Lamivudine (3TC, Epivir)

Lamivudine (3TC, Epivir) is an antiviral drug that reduces the amount of HIV in the body. Anti-HIV drugs such as lamivudine slow down or prevent damage to the immune system, and reduce the risk of developing AIDS-related illnesses. Lamivudine is also active against hepatitis B virus.

Lamivudine is one of the nucleoside reverse transcriptase inhibitors (NRTIs). These drugs disrupt an HIV protein or enzyme called reverse transcriptase, which is involved in making new viruses. For more information about how NRTIs work, see Reverse transcriptase inhibitors.

In 1996, lamivudine was licensed in Europe as a treatment for HIV when used in combination with other anti-HIV drugs. It was discovered by BioChem Pharma and is manufactured by GlaxoSmithKline under the trade name Epivir. Numerous generic versions of lamivudine are available. 

Lamivudine is co-formulated with zidovudine in one pill, known by the trade name Combivir from GlaxoSmithKline. Each Combivir pill contains 150mg lamivudine and 300mg zidovudine. Generic versions of this co-formulation are also available.

A pill that combines 300mg zidovudine, 150mg lamivudine, and 300mg abacavir, known as Trizivir, is also available from GlaxoSmithKline. It was approved in the United States in November 2000 and in the European Union in March 2001.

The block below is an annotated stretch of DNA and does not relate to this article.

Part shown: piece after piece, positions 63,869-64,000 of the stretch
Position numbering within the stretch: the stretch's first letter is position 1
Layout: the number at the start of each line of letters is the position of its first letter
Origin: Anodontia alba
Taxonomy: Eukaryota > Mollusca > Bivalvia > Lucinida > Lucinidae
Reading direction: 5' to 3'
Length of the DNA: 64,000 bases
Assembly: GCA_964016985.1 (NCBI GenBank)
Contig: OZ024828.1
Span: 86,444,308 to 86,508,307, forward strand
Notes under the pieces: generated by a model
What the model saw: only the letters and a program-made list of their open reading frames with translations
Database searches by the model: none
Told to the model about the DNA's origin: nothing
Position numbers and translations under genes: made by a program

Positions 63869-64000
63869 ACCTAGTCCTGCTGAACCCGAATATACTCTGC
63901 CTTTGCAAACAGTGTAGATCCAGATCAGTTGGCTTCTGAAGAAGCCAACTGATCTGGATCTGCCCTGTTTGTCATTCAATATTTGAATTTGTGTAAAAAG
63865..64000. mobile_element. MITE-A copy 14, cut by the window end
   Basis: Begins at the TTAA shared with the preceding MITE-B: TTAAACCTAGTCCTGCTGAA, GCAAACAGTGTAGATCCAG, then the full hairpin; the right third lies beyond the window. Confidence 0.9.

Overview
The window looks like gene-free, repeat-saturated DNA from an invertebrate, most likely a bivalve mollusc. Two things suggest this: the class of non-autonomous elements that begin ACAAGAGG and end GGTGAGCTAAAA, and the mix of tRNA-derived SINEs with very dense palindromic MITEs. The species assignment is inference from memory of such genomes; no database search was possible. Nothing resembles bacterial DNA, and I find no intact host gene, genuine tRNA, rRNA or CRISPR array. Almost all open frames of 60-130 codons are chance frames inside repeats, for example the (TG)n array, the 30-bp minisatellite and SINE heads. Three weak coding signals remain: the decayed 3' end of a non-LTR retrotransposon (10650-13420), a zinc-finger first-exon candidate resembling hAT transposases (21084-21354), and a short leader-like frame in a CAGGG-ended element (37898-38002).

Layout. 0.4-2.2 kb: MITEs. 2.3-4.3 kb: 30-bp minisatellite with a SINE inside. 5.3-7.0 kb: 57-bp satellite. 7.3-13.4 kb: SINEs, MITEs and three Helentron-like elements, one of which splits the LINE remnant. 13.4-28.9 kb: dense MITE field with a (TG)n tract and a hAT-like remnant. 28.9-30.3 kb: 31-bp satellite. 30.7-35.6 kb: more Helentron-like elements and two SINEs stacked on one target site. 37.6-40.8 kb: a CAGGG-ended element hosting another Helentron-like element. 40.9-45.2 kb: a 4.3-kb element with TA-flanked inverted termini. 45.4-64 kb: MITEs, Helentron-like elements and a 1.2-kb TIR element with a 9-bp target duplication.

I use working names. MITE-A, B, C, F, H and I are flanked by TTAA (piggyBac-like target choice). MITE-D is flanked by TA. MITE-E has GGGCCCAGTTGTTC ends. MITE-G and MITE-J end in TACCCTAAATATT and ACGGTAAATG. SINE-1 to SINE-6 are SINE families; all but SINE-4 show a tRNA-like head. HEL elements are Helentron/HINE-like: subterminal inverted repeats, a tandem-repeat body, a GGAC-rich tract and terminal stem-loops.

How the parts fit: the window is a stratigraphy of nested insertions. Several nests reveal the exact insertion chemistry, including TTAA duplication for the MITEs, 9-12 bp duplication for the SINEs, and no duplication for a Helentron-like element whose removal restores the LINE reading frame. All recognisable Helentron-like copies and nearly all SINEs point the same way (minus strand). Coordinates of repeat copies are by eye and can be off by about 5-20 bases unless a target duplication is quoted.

GlaxoSmithKline also produces a fixed-dose combination of 300mg lamivudine with 600mg abacavir that is suitable for once-daily dosing. It is marketed as Kivexa in Europe and as Epzicom in the United States.

Lamivudine is also approved as a treatment for hepatitis B virus (HBV). In the European Union it is known by the trade name Zeffix and in the United States as Epivir-HBV.

Community Consensus Statement on Access to HIV Treatment and its Use for Prevention

Together, we can make it happen

We can end HIV soon if people have equal access to HIV drugs as treatment and as PrEP, and have free choice over whether to take them.

Launched today, the Community Consensus Statement is a basic set of principles aimed at making sure that happens.

The Community Consensus Statement is a joint initiative of AVAC, EATG, MSMGF, GNP+, HIV i-Base, the International HIV/AIDS Alliance, ITPC and NAM/aidsmap
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NAM’s information is intended to support, rather than replace, consultation with a healthcare professional. Talk to your doctor or another member of your healthcare team for advice tailored to your situation.